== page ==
The Song of Contentment, the Secret Song of the Whip-poor-will
July 28, 2013
When the morning gauze ripples in the wake of the fleeing night, there is the soft leathery warble of the first whip-poor-will.
It is a song of quiet proclamation.
“Here is the dawn. Here am I.”
This elusive and shy harbinger of first light sings his melodic and chromatic melody in almost a gray whisper. The bird is in the deepest recesses of the Ozarks woods and I listen for that voice every morning.
The small bird is invisible to me as it perches on the branch of a cedar tree or in the solemn folds of oak leaves. Sure enough, the dawn breaks over the bluffs and hills of this verdant Eden, and there is an answering call from another whip-poor-will farther away, much deeper in the woods.
Sometimes I see the shadow of this secretive bird as it flits from one branch to another. There is just the barest glimpse of movement and then it calls again as if saying, “You cannot find me. You cannot see me.”
I did see a whip-poor-will once, though. It fluttered to the ground and hunched there as it sought what must have been a worm or a dozing insect. Its feathers were a mottled grey, almost neutral in hue, and the bird blended into the earth and surrounding brush as if certain of its camouflage.
Once the sun rises above the horizon and butters the hills and valleys, creeps into the hollows and ravines of the green hills, the whip-poor-will becomes suddenly silent and is heard no more throughout the day.
Then, at dusk, just after the sun has painted the clouds above its sinking medallion, the bird announces the approach of nightfall in those same dulcet tones that seem to bubble from its throat in dancing syllables. It is a lovely, reassuring phrase that seems to say: “I am here again. I bring on the night with my little song.”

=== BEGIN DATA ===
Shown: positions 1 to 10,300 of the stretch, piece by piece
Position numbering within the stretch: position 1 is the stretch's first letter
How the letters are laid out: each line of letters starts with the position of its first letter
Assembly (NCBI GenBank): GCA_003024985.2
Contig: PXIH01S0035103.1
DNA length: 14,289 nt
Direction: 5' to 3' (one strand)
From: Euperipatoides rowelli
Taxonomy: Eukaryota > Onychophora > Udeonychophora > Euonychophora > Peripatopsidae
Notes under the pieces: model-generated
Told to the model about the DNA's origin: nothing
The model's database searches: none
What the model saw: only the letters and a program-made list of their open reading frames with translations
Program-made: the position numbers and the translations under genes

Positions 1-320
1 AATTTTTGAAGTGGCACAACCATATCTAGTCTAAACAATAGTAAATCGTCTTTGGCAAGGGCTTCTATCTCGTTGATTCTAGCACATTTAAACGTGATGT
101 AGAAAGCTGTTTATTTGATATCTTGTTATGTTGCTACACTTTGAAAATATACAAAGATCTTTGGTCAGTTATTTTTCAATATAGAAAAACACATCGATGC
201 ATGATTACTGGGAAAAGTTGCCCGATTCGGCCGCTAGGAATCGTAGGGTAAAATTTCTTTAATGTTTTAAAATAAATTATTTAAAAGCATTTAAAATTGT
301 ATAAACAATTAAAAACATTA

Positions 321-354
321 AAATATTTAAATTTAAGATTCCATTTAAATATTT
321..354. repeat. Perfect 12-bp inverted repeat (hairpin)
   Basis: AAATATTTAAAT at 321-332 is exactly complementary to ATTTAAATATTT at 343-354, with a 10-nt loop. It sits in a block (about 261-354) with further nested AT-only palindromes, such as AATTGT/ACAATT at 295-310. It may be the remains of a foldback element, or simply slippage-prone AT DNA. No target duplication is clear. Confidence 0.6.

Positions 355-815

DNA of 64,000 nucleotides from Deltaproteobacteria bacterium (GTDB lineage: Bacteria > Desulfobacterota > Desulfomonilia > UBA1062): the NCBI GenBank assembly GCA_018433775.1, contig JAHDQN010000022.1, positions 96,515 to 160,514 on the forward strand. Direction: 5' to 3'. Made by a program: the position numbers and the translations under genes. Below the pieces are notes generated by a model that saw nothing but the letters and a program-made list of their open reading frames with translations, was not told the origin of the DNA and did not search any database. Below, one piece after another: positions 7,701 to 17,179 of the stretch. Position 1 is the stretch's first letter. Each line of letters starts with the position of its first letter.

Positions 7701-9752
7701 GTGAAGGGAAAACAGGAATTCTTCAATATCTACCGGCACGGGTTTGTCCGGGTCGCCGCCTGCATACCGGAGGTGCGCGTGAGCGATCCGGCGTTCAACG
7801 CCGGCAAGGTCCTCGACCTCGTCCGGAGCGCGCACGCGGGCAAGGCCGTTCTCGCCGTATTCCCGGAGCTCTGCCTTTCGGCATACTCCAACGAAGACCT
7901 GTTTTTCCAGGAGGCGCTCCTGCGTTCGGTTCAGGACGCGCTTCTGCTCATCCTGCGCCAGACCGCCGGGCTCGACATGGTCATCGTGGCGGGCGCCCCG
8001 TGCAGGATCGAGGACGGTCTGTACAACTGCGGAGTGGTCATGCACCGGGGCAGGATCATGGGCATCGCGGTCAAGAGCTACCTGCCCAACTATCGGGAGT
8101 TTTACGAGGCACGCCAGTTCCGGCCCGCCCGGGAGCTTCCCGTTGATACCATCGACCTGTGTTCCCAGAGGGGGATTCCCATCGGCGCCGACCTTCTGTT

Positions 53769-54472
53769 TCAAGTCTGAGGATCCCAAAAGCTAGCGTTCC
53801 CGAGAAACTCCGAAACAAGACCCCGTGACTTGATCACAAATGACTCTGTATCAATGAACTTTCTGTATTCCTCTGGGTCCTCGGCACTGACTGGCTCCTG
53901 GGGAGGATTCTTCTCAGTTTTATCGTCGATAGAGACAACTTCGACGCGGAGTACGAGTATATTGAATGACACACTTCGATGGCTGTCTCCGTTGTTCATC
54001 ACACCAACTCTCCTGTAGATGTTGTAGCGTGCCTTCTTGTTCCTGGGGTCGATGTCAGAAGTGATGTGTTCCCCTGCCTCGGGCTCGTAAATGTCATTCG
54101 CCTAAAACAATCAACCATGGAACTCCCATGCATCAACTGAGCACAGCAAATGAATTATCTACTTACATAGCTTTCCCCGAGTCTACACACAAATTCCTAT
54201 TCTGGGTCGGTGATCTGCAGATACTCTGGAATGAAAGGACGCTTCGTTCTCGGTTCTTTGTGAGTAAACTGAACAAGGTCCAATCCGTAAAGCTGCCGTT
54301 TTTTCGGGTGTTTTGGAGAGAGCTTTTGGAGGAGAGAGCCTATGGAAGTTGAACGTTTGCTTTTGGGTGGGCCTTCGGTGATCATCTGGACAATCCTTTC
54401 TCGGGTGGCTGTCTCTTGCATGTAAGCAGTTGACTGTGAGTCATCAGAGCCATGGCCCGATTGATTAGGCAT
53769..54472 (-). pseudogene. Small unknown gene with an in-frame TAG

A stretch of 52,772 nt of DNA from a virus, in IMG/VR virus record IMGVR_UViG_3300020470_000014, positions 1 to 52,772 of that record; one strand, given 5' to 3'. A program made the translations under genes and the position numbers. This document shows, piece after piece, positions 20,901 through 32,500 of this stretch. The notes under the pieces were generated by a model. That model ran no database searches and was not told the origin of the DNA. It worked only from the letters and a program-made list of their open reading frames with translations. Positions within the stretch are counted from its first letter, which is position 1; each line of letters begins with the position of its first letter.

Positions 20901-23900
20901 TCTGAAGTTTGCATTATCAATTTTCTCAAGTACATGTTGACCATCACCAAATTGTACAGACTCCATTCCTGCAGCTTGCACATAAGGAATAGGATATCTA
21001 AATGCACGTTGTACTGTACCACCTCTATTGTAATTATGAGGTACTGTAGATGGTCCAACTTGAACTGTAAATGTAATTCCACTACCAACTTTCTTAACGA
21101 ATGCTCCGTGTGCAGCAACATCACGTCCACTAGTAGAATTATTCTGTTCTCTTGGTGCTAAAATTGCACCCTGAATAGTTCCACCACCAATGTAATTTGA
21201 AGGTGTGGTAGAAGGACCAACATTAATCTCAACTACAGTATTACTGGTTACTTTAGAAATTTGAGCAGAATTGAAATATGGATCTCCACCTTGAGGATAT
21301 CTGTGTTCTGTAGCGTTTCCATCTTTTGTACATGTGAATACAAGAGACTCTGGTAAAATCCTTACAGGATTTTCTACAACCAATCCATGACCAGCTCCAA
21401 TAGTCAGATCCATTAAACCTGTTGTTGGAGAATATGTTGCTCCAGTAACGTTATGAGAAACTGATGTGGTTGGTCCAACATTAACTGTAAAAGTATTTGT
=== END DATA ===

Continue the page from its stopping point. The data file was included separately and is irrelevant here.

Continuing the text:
And, there, again, from far away, another bird intones a similar announcement that, indeed, night is drifting into the hills with its long shadows that darken as the sky grows pale and the glow in the sky fades to a pastel blue before turning a velvet ebony.
The first star, the star of evening, Venus, winks on as it sails into the royal realm of constellations, galaxies and orbiting planets. The whip-poor-will continues its melodious refrains and flits from branch to branch, a shadow in the stillness, a wistful tone to its rippling refrain.
The bird becomes a shadow within a shadow and is invisible to the naked eye, the questioning glance, the searching vision of the onlooker, the intruder on the bird’s nocturnal domain.
The Milky Way strews diamonds across the sky and distant suns flash silver and barely glimpsed spectrums. The birds sing on, in sporadic interpolations, their voices fading as they drag their shadows deeper into the woods.
It is time to sleep and I leave the outdoors with a feeling of deep contentment.
I have been in Eden.
I am at peace with the universe.
The solitary whip-poor-will drifts into my dreams when I close my eyes and slowly sink into the ocean of sleep.
“Good night sweet little bird. I will not see you in the morning, but I will hear you once again.”
And, so it is, in these Ozarks hills, when day fades into night and night melts into day.